Some elected officials, meanwhile, don’t wait for their time in office to end before trying their hand at reality TV. Yesh Atid MK Merav Ben-Ari is competing in the currently airing soccer competition show “Goalstar” – filmed while she was not in the Knesset. Current Tourism Minister Yoel Razbozov – a former Olympian judoka – was slated to appear on “Ninja Israel” while an MK, but he tore a muscle while training and bowed out. Likud MK and former minister David “Dudi” Amsalem took part in a “Master Chef VIP” season that has yet to air.
But the way in which other Israelis have parlayed their 15 minutes of infamy into a reality TV paycheck can be even more jarring.
Shula Zaken – the former aide to ex-prime minister Ehud Olmert who went to prison in the same corruption scandal that brought down her boss – has so far appeared in two reality shows following her release: “Goalstar” and “Big Brother.”
Meni Naftali — the former manager of the prime minister’s residence under Benjamin Netanyahu who later became his chief critic, almost state witness and repeated plaintiff against the former first family – competed on “Survivor VIP.”
Azzam Azzam, the Israeli Druze man who was convicted by Egypt of spying for Israel and jailed there for eight years before his release in 2004, later also appeared on “Survivor VIP.”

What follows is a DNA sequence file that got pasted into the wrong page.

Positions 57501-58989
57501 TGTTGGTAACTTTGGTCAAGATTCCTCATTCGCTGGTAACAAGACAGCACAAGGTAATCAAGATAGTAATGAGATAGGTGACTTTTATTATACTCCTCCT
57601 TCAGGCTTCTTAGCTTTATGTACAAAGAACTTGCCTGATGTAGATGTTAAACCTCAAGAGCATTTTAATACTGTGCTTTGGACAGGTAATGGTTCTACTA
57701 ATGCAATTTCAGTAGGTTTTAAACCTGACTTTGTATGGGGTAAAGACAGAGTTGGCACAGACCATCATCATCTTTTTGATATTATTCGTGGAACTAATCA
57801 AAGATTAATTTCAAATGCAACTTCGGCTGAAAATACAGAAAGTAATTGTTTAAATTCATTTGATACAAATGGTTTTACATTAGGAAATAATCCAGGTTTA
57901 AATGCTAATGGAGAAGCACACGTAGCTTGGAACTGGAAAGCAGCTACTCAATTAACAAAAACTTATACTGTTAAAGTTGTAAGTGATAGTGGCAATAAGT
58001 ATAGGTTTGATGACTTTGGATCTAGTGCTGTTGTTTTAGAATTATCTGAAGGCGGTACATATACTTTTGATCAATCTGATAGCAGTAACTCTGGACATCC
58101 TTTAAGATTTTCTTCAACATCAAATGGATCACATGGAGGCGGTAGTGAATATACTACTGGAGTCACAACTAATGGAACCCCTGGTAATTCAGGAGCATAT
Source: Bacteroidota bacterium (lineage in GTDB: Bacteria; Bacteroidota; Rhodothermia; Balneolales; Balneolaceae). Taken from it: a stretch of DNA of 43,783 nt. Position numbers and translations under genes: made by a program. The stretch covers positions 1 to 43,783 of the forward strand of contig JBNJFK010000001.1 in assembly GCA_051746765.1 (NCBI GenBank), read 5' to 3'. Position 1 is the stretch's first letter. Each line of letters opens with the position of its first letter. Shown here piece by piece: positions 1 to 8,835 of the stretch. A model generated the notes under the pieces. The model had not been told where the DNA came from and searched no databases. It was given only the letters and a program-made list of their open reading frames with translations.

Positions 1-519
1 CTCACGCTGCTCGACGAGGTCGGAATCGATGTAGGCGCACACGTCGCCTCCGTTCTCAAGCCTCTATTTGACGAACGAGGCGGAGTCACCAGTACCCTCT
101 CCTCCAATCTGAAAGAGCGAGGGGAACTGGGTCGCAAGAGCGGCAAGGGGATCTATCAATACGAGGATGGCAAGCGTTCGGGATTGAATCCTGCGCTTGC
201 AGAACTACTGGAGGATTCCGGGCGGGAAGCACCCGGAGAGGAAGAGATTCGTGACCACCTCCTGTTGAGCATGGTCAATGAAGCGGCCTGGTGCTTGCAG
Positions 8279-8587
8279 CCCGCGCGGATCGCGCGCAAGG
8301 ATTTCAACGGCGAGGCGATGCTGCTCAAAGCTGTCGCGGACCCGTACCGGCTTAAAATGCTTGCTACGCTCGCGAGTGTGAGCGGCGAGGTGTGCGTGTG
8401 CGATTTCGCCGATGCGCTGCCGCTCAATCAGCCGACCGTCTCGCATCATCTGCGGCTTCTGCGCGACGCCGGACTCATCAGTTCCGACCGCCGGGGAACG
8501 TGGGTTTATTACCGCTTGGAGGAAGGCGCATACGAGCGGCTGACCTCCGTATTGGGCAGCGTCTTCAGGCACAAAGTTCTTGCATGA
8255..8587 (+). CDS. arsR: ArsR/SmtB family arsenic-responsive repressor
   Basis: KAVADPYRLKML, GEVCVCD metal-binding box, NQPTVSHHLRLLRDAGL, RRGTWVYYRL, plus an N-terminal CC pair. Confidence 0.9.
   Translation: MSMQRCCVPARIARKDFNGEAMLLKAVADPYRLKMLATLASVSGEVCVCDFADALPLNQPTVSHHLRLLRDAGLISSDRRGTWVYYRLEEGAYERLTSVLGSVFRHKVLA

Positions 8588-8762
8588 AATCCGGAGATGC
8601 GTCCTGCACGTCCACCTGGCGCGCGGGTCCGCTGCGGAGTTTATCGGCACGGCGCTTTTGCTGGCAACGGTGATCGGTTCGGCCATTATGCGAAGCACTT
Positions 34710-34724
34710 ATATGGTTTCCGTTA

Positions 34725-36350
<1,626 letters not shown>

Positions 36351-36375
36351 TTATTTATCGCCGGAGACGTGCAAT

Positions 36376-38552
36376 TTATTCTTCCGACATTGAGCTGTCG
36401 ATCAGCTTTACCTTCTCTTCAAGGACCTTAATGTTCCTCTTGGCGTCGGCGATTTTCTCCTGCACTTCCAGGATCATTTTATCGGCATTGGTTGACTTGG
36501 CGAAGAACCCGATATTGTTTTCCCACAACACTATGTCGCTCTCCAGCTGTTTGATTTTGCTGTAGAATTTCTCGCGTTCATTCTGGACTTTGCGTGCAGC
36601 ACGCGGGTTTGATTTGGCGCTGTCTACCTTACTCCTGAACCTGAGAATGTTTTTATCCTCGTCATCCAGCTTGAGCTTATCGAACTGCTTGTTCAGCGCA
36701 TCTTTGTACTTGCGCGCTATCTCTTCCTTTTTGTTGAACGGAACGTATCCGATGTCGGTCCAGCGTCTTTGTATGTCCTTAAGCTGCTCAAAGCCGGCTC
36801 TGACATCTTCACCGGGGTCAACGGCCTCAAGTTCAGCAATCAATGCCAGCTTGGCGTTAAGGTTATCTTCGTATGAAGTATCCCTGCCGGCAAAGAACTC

And in one of most jarring such instances, Orly Revivo – known for years simply as “Aleph,” the chief complainant against ex-president Moshe Katsav, who was ultimately convicted of raping her – participated in “Big Brother VIP.”
It’s not that surprising that such figures would accept – or seek out – opportunities on reality TV. After being rocketed to fame and often notoriety, it can be hard to find steady work out of the public eye. But the TV networks take a chance on casting these figures because the TV-watching public is already deeply familiar with them.
On any given night, more than 25% of Israeli homes with televisions are tuned to the nightly news. Through wars, elections, terrorist attacks and never-ending political scandals, many Israelis have grown accustomed to being glued to the news. And in such a tiny country, there is almost no such thing as a local news story. The biggest story of the day in Eilat is likely the same biggest story of the day in Jerusalem, Tel Aviv and Kiryat Shmona.
I may tune in to trashy American reality TV for the entertainment factor, but in Israel it’s often for the Jewish geography. I can’t watch Israel’s “Married at First Sight” without hearing which of the contestants went to high school with a friend and which one is related to my cousin’s wife. Even I, an immigrant, have spotted a familiar face during the auditions for “Master Chef” or “Rising Star,” and for those who grew up in Israel, the likelihood is even higher.
The dynamics in Israel’s entertainment industry – which is often referred to as “the swamp” – are fluid. With a smaller population pool than most Western countries, it can seem that either Israel has just a few celebrities, or that about 10% of the population is “famous.” Reality TV stars become celebrities and celebrities show up on reality TV and viewers continue to devour information about all of them.
Just as long as we don’t mistake any of them for role models.